Ionic and Covalent Bonding
As we mentioned on the previous page, all atoms "want" to have a filled set of s and p subshells, just as the noble gases do. There are two ways to do this: form an ion, or share electrons with another atom.
For the alkali metals, alkaline earth metals, and some of the transition metals, it is easier to lose electrons to achieve a noble-gas configuration than gain enough to fill their s and p subshells. Elements in the alkali metals lose one electron; those in the the alkaline earth metals lose two. The situation in the transition metals group is more complicated, and we'll return to it later.
Atoms on the right side of the Periodic Table must gain electrons to reach a noble gas configuration. Because the s and p subshells (which contain a total of eight electrons) make up most atoms' valence electrons, each atom must make enough bonds to have eight valence electrons. This is called the octet rule. Some atoms, however, do not obey the octet rule: boron, for instance, only makes three bonds, and atoms past phosphorus can make more bonds than necessary to satisfy the octet rule.
The first way for these atoms to gain electrons simply take them from another atom; for example, chlorine wants to gain one electron to attain an argon configuration, and one way it can do this is to steal sodium's electron. In this way, both atoms are happy, and the attraction between the positive ion (the cation) and the negative ion (the anion) will hold the atoms together. Such a bond type is called an ionic bond. The halogen need only one electron; each column to the left needs one more electron to complete its subshells.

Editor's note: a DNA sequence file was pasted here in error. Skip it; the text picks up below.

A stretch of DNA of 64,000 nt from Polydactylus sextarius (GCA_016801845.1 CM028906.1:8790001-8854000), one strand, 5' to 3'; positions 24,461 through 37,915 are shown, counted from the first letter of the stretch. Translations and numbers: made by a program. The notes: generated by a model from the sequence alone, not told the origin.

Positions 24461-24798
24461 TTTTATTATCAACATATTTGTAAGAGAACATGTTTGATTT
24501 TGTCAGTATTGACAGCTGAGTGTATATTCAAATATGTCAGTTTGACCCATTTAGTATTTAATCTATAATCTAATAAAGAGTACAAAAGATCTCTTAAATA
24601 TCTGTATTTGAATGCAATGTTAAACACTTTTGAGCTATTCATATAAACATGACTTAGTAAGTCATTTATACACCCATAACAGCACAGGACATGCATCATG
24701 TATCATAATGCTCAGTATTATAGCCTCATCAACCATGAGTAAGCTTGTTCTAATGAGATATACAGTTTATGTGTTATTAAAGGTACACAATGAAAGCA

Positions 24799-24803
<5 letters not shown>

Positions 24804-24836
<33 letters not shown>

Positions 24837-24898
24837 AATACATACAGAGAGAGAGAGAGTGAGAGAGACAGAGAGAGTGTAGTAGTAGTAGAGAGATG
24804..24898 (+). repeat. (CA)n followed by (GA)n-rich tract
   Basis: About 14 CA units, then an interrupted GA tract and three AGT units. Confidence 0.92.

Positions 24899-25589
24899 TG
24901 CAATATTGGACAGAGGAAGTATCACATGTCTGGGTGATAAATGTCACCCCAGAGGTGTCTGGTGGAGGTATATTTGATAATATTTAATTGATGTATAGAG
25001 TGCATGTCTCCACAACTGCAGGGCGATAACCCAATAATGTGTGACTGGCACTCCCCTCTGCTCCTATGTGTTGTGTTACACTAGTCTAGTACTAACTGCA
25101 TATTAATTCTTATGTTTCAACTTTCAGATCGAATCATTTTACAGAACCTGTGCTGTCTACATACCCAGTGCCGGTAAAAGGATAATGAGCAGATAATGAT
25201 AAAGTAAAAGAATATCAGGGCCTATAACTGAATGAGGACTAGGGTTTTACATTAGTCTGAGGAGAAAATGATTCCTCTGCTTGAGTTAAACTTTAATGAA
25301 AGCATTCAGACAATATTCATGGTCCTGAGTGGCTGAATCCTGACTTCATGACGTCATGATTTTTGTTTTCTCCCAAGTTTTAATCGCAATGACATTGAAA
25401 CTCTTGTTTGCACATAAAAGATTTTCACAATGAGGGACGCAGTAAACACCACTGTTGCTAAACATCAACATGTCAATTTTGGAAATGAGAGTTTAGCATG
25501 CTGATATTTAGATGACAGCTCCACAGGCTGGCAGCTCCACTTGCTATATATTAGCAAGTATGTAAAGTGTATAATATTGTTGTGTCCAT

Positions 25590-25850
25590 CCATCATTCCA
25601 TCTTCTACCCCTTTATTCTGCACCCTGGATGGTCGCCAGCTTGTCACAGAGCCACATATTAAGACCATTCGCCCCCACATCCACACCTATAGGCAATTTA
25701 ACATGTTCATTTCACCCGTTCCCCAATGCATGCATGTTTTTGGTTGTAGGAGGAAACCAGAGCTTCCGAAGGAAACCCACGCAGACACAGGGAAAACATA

An ion will bond to as many other ions as necessary to neutralize its electric charge--for instance, magnesium forms a 2+ ion, so it will bond with two chlorine ions. Oxygen will form a 2- ion, so it needs to bond with only one magnesium 2+ ion. Iron sometimes forms a 3+ ion, and since oxygen has a 2- charge, two iron cations must bond with three oxygen anions, giving a molecule of Fe2O3.
Two atoms that want to gain electrons may also share valence electrons; two fluorines will bond, sharing one electron each, so each atom seems to "think" that it has eight, giving full s and p subshells. This type of electron-sharing bond is called a covalent bond. Atoms may share more than one electron pair: in the O2 molecule, two electron pairs are shared, and three electron pairs are shared between the nitrogen atoms in the N2 molecule. Covalent bonds involving the sharing of more than three pairs of electrons are rare.